Kindergarten

Kindergarten is a year full of wonder, development and adventure. At MCS, we want to inspire and support the natural curiosity and needs of our youngest learners and help them to achieve high levels of growth in all areas.

Our Kindergarten students learn through both direct instruction and activities, and many opportunities to explore and discover through play. Small classes keep new students from being overwhelmed and allow staff to connect with students in personal and individual ways.

The Kindergarten curriculum comes from the Alberta Programs of Study. Students work to develop their understanding and abilities as beginning Language and Numeracy users, and also explore and discuss concepts related to Social Studies, Science, Physical Education, Personal and Social Responsibility, Music and Art.

Students are supported to develop their knowledge of who God is, who they are as part of God’s story and how this equips us to live in community and serve others. We believe this is an essential part of every aspect of our program. Students look for evidence of God’s design throughout all of the subject areas. They also study age-appropriate Scripture passages and discuss what these passages teach us about God, ourselves and each other. Routine chapels and special Spiritual Retreat days deepen this learning.

“Love one another” is the basis for supporting students to develop positive relationships with those around them. Through explicit service projects students are taught empathy and how true leadership begins with helping and serving others.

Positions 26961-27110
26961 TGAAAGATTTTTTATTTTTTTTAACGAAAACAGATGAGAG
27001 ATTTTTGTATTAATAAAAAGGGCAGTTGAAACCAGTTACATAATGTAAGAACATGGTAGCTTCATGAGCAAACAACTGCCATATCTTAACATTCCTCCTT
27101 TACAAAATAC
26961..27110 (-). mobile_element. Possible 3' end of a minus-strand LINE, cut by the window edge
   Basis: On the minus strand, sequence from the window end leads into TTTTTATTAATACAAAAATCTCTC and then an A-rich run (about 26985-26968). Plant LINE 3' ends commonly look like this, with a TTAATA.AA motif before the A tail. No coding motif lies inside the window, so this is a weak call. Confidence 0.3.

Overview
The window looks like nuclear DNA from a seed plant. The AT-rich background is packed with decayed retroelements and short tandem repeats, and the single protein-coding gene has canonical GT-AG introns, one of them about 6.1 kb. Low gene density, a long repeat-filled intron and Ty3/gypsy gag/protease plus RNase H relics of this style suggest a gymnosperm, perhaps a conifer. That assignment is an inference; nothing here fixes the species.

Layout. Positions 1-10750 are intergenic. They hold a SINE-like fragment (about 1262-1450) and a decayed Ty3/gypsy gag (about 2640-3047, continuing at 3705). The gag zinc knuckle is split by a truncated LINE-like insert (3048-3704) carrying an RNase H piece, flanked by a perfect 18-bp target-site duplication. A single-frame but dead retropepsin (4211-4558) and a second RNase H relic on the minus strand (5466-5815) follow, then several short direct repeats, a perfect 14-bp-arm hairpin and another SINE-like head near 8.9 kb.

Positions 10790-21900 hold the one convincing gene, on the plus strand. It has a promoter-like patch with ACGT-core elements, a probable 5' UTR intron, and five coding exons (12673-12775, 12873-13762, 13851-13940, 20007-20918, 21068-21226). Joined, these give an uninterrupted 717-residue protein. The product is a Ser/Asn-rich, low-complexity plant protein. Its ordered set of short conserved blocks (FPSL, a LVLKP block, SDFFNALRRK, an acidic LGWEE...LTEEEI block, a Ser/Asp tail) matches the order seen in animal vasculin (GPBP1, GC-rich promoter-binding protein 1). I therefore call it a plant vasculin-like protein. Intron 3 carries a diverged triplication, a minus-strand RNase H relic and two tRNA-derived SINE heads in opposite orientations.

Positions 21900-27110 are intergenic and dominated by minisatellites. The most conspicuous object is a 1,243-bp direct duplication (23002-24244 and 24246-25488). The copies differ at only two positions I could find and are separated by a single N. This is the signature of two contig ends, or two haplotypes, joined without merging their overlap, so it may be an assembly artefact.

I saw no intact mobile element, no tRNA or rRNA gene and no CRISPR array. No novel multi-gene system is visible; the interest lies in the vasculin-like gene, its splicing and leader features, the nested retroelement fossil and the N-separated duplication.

Preparing for Kindergarten

Many parents wonder, “What should I be doing to prepare my child for Kindergarten?” A few simple, but impactful suggestions, (based on Laura Lane’s article: 5 simple ways to prepare your child for Kindergarten) include:

  1. Talk together and listen closely to your child’s responses. Not only are you developing the skills that will form the basis for your child’s literacy growth, you are modelling and instilling positive and essential communication skills.
  2. Play! You may have heard the expression “Play is the work of childhood” — it’s true! Play helps children establish many essential intellectual and physical skills. Playing with others helps develop interpersonal abilities such as conflict resolution, empathy, expressing feelings and showing respect.
  3. Provide experiences away from you. Time spent with other family members, in “groups” or “clubs”, or on safe, supervised playdates, helps your child develop independence and the ability to interact with less familiar adults.
  4. Encourage independence and self-care. Learning to master simple tasks like packing a backpack, opening food containers and doing up the zippers on outerwear help children feel independent and capable. Although they will always receive help in Kindergarten when they need it, independence in these tasks contributes to the student’s confidence in his or her own ability to accomplish important things!
  5. Keep learning fun and relaxed. Read, count, sing, explore and play — together! Positive learning interactions like these have tremendous, proven benefits. Celebrate their achievements, even if they seem “small” and cherish the experiences shared together. Activities like these help students develop their identities as learners!

Please be sure to contact the school if you have any questions about Kindergarten, or require more information! We would love to hear from you.